• W: Number of workpieces before each adjustment
  • D: Number of workpieces before dull tool
  • A: Adjustment amount and polarity, negative in our example for external turning
  • V: Permanent common variable number used for counting

Arguments T, W, D, A are self-explanatory and values have been set as described in the scenario above.

Argument V specifies the permanent common variable number (#542 in our case) that will be used to count the number of workpiece prior to a sizing adjustment and the number of workpieces prior to the cutting tool gets dull.

A few notes about the application:

  • During setup, the setup person must manually set the value of the permanent common variable (again, #542 in our case) to the number of workpieces the cutting tool can machine before it gets dull (argument D, 300.0 in our case).
    • This variable counts down. An operator can monitor the value of this variable to know how many workpieces can yet be machined before the cutting tool gets dull.
  • When the counter reaches zero, a dull tool alarm will be sounded that stops the machine and places the message (REPLACE/INDEX INSERT) on the display screen.
    • When this happens, the custom macro resets the counter (to the value of the D argument).
    • To continue, the operator replaces/indexes the insert and must restart the program from the next tool (the tool after turret station 5 in our case).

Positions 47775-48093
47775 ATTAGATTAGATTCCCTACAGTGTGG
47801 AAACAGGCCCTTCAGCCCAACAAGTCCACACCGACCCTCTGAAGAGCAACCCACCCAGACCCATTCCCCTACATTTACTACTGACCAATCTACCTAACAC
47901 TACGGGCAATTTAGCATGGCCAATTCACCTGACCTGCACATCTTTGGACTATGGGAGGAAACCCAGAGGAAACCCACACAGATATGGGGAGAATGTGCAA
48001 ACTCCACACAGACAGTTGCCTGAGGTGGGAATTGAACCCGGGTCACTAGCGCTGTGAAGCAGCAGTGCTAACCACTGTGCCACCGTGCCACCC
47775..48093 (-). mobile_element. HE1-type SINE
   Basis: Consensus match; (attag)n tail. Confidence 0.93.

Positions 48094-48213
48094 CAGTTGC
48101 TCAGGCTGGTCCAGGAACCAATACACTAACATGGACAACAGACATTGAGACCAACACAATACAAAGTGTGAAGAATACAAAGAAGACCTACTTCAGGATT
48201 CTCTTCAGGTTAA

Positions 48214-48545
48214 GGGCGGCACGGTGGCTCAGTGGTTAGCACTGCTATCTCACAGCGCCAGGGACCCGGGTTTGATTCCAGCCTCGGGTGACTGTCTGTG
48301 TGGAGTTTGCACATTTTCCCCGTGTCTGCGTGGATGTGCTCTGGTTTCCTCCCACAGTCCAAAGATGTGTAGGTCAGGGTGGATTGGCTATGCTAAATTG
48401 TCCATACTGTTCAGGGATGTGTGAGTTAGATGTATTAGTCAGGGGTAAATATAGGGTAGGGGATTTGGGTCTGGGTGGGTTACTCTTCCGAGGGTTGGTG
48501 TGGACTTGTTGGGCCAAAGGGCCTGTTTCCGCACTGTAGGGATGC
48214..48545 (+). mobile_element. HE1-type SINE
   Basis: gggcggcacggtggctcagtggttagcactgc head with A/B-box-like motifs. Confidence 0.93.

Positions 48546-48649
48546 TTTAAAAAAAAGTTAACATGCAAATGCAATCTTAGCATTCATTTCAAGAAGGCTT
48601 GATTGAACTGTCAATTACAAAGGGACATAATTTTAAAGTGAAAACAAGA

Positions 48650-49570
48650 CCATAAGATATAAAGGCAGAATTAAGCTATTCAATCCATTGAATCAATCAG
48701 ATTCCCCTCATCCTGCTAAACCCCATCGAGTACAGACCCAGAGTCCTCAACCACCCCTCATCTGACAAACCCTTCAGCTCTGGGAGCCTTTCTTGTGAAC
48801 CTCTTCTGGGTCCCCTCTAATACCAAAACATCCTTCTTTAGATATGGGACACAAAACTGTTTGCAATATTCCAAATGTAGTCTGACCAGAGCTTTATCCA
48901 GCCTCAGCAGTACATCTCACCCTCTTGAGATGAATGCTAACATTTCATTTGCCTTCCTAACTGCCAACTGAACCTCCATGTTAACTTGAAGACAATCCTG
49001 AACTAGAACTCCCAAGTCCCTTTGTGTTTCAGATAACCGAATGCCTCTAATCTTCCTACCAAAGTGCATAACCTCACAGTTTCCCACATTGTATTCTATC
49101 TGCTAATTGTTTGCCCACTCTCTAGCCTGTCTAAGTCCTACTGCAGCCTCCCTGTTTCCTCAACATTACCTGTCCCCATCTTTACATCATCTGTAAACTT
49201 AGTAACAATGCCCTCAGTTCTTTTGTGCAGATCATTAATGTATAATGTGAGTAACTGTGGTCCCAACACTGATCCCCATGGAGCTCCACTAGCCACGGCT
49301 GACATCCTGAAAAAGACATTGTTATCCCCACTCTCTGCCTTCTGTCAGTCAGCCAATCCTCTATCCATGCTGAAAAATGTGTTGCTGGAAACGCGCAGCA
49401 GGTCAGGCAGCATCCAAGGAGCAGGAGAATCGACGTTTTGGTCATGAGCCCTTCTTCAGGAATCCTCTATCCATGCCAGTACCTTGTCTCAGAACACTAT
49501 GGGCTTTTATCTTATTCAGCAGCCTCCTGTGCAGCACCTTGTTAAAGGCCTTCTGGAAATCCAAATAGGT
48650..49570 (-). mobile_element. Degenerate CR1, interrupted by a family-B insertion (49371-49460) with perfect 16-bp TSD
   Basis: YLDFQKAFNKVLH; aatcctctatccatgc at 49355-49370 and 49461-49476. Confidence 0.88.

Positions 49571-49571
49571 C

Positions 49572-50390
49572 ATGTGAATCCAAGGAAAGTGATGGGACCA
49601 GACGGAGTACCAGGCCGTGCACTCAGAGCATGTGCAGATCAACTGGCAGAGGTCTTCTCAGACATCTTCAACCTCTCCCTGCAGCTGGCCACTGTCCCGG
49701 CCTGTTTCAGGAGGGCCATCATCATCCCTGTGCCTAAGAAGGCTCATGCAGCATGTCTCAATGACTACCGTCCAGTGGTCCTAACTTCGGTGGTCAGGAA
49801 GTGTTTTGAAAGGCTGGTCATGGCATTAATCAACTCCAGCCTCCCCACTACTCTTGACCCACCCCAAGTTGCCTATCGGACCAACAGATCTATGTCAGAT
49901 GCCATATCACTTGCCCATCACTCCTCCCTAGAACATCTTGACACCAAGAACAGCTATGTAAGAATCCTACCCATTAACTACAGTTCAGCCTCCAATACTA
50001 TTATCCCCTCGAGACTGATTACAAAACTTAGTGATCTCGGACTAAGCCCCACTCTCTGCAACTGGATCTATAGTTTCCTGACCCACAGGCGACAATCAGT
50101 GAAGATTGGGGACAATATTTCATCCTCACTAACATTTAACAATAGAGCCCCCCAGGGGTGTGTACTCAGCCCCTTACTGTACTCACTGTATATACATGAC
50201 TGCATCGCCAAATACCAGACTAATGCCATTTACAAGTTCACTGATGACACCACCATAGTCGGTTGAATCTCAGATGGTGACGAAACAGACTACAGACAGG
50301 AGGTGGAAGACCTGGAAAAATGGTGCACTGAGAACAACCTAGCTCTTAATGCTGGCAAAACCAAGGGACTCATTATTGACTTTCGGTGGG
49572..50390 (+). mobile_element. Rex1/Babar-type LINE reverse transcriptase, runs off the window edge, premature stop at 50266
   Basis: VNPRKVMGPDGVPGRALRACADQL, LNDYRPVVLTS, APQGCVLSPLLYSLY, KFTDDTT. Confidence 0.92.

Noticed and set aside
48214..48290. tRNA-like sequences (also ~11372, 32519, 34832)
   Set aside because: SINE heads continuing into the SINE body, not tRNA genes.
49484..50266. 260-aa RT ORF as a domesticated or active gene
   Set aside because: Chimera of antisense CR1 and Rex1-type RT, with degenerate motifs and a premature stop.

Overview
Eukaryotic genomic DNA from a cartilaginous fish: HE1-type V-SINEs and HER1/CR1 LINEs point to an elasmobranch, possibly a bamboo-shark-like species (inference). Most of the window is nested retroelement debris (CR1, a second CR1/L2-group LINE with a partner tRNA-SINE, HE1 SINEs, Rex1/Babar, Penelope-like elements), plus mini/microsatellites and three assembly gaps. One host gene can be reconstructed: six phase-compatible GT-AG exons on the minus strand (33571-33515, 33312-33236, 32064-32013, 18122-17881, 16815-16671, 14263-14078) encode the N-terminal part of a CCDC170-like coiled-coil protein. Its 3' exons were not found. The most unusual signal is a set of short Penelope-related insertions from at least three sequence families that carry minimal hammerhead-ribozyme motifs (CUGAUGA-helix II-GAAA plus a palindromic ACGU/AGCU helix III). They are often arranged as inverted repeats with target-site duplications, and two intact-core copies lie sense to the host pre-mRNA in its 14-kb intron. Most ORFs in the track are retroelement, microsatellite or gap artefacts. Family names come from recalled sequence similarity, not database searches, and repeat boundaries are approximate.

• This custom macro makes sizing adjustments for diameters. It could be modified to additionally handle critical faces.
  • Only use this to make automatic sizing adjustments for finishing cutting tools that require sizing adjustments. If this is required of more than one finishing tool, simply include another call to the custom macro (just specify a different permanent common variable for counting.
  • If you wish to provide a dull tool alarm for tools that do not require sizing adjustments (like roughing tools), make argument W the same as argument D.
  • The custom macro calling command (G65 command) must be placed after the cutting tool does its machining in order for the countdown variable to work properly.

Custom macro:

  • O9030 (Automatic sizing custom macro)
  • #[#22]=#[#22]-1.0 (Step PART counter)
  • #100= [#7/#23] (Number of adjustments)
  • IF [[#100-FIX[#100]] EQ 0] THEN #100 =#100-1 (Adjust number of adjustments if evenly divisible)
  • #100=FIX[#100] (Integer number of adjustments)
  • #32=0 (Loop counter)
  • WHILE [#32 LE #100] DO 1 (Find current trigger point for sizing adjustment)
  • #27=[#7-[#32 * #23]] (Current high limit for test)
  • #28=[#7-[[#32+1.0] * #23]] (Current Low limit for test)
  • #29=#[#22] (Counter)
  • IF[ [#29] GT [#27] ] GOTO 75
  • IF[ [#29] LT [#28] ] GOTO 75
  • #2=#28 (Current low limit)
  • N75 #32=#32+1
  • END 1
  • IF[[#[#22]] NE [#2+#23]] GOTO 75 (Test for sizing adjustment)
  • (Make sizing adjustment here)
  • #[2000+#20]=#[2000+#20]+[#1] (Adjust X wear offset)
  • N75 IF [#[#22] GT 0] GOTO 99 (Test for insert change)
  • IF [ [#7/#23] NE [FIX[#7/#23]]] GOTO 91
  • #33=FIX[#7/#23]-1
  • GOTO 92
  • N91 #33=FIX[#7/#23]
  • N92#[2000+#20]=#[2000+#20]-[#1*#33] (Adjust X wear offset)
  • #[#22]=#7 (Reset counter)
  • N99 M99